Before he and his brothers Charles, Cyril and Aaron formed the soul-funk group The Neville Brothers in the late 70s, Neville founded the pioneering-R&B outfit the Meters in 1964. They laid the foundations of funk in New Orleans and beyond for years to come.
As the eldest of the four brothers, Neville’s career began when he formed his own first group, the Hawketts, at high school in the early 50s. The seven-piece group scored their first local hit with ‘Mardi Gras Mambo’, which became the de facto anthem for the Carnival season.
Neville would release a series of solo singles and R&B classics from that era that include ‘Cha Dooky Do’ and ‘All These Things’, before uniting with his younger brother Cyril to form the Neville Sounds. Then in 1968, Neville rechristened the band The Meters, a Booker T. & The MGs-inspired outfit responsible for some of the most enduring funk anthems in history including ‘Sophisticated Cissy’, ‘Cissy Strut’, ‘Just Kissed My Baby’ and ‘Fire on the Bayou’. The band’s other theme songs included ‘Look-Ka Py Py’ and ‘Hey Pocky A-Way.’
While the group never experienced the same kind of mainstream success as James Brown, their music was no less influential, and they are highly regarded as cult figures. The Meters also became the house band for fellow New Orleans heavyweight Allen Toussaint and his record label, Sansu Enterprises, recording with the likes of Lee Dorsey, Dr John, LaBelle and Robert Palmer, among others. Looking to expand the Meters, Art asked his brother Cyril to join the band as a percussionist and vocalist for their albums 1972’s Cabbage Alley and 1975’s Fire on the Bayou, along with their extended tours of North America and Europe with the Rolling Stones.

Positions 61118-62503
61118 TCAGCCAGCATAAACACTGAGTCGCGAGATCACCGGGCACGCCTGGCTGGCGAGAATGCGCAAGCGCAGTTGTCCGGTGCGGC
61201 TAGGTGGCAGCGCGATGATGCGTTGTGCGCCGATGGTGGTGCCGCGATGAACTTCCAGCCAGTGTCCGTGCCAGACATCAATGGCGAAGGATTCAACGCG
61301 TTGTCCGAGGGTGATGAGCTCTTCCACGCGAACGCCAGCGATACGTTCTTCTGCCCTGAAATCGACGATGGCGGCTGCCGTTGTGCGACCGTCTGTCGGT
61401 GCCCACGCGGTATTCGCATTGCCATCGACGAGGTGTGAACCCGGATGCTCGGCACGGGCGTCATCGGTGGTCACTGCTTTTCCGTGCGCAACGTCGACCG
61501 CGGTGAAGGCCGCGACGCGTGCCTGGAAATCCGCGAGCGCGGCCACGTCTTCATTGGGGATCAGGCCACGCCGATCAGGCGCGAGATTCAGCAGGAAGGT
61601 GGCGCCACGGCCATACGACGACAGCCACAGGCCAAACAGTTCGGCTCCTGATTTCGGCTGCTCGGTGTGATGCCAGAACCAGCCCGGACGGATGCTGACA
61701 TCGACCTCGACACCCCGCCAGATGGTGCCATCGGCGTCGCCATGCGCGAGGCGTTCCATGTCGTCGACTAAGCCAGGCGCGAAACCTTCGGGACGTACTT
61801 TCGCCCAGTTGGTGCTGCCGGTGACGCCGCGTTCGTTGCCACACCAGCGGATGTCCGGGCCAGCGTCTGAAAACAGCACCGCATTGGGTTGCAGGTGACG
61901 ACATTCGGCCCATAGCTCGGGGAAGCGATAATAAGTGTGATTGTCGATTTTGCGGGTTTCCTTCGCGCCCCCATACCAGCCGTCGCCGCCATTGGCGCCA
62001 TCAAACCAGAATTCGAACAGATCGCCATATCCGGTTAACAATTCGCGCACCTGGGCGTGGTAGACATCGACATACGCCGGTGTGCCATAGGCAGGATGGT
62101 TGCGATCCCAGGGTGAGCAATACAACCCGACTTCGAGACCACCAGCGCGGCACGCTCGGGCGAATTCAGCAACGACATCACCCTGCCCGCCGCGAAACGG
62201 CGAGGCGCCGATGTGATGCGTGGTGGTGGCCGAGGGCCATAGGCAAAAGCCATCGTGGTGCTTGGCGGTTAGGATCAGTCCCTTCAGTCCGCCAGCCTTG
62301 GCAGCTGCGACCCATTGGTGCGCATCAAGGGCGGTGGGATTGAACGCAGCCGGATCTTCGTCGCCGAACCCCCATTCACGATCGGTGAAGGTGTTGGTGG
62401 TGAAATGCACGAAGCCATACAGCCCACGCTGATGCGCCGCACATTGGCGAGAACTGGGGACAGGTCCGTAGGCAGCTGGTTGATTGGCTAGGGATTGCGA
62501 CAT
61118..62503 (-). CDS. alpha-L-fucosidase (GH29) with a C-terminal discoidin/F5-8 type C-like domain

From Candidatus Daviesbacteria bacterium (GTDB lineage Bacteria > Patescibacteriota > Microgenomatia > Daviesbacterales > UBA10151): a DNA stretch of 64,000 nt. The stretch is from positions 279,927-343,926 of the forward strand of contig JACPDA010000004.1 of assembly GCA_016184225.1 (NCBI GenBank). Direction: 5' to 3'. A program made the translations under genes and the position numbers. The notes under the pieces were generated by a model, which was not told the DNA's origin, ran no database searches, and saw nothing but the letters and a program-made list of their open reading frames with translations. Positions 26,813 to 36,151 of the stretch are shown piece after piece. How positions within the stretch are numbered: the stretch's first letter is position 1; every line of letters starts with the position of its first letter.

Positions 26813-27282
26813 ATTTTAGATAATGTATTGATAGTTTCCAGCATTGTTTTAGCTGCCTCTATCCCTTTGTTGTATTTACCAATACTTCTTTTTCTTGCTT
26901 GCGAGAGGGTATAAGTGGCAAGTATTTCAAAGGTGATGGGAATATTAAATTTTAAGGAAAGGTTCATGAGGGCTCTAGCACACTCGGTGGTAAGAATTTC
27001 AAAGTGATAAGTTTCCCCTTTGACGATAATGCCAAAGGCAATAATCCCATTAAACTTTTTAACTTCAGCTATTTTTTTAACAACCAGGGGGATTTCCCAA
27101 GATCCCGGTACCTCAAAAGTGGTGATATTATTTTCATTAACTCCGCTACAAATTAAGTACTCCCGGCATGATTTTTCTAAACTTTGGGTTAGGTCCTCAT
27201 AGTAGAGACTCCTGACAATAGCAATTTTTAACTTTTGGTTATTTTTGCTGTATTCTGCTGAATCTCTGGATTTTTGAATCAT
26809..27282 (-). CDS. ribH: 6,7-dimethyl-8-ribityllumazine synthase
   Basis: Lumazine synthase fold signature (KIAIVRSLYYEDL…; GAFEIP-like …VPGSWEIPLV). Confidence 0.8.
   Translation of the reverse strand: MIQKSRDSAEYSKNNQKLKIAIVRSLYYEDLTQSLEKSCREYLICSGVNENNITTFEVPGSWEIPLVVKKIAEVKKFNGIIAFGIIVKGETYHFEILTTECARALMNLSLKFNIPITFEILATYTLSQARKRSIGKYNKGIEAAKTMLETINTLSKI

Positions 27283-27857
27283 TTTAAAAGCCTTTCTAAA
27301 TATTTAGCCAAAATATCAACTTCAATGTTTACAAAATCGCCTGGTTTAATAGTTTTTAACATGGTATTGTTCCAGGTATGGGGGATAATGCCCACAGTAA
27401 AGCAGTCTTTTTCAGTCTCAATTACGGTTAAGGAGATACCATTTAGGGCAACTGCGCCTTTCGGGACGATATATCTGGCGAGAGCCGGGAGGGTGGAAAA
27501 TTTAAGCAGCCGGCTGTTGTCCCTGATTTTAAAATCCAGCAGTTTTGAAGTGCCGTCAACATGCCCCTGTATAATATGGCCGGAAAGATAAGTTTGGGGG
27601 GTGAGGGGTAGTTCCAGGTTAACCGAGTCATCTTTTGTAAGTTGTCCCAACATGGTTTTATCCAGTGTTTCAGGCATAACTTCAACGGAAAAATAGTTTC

After leaving the group in 1977, Neville reunited with his brothers to form The Neville Brothers. While the brothers started singing together as children, they had all gone off in different musical directions before coming together to record their first album in 1978. While the group regularly presided over all the hottest clubs in New Orleans, they’d eventually find larger success outside their hometown. They became the first act from the Crescent City to perform on the Austin City Limits TV show in 1979, recording with Branford Marsalis, Keith Richards and Carlos Santana for their album Uptown and earning a Grammy win for Best Rock Instrumental in 1989 for their Daniel Lanois-produced record Yellow Moon.
Neville would later win a Grammy in the same category in 1996 with the song ‘SRV Shuffle’, a collaboration with Buddy Guy, Dr. John, Eric Clapton, BB King, Bonnie Raitt, Jimmie Vaughan and Robert Cray.
He would continue to perform with his brothers and do reunion gigs with The Meters throughout the years, while the brothers remained the closing act at the annual New Orleans Jazz & Heritage Festival. They would release their final album, Walkin’ in the Shadow of Life, in 2004.
In 2018, the keyboardist and singer announced his retirement, after more than six decades in the music business. In July of that year, the Meters received a Grammy Lifetime Achievement Award from the Recording Academy. He is survived by his wife Lorraine and his three children, Arthel, Ian and Amelia.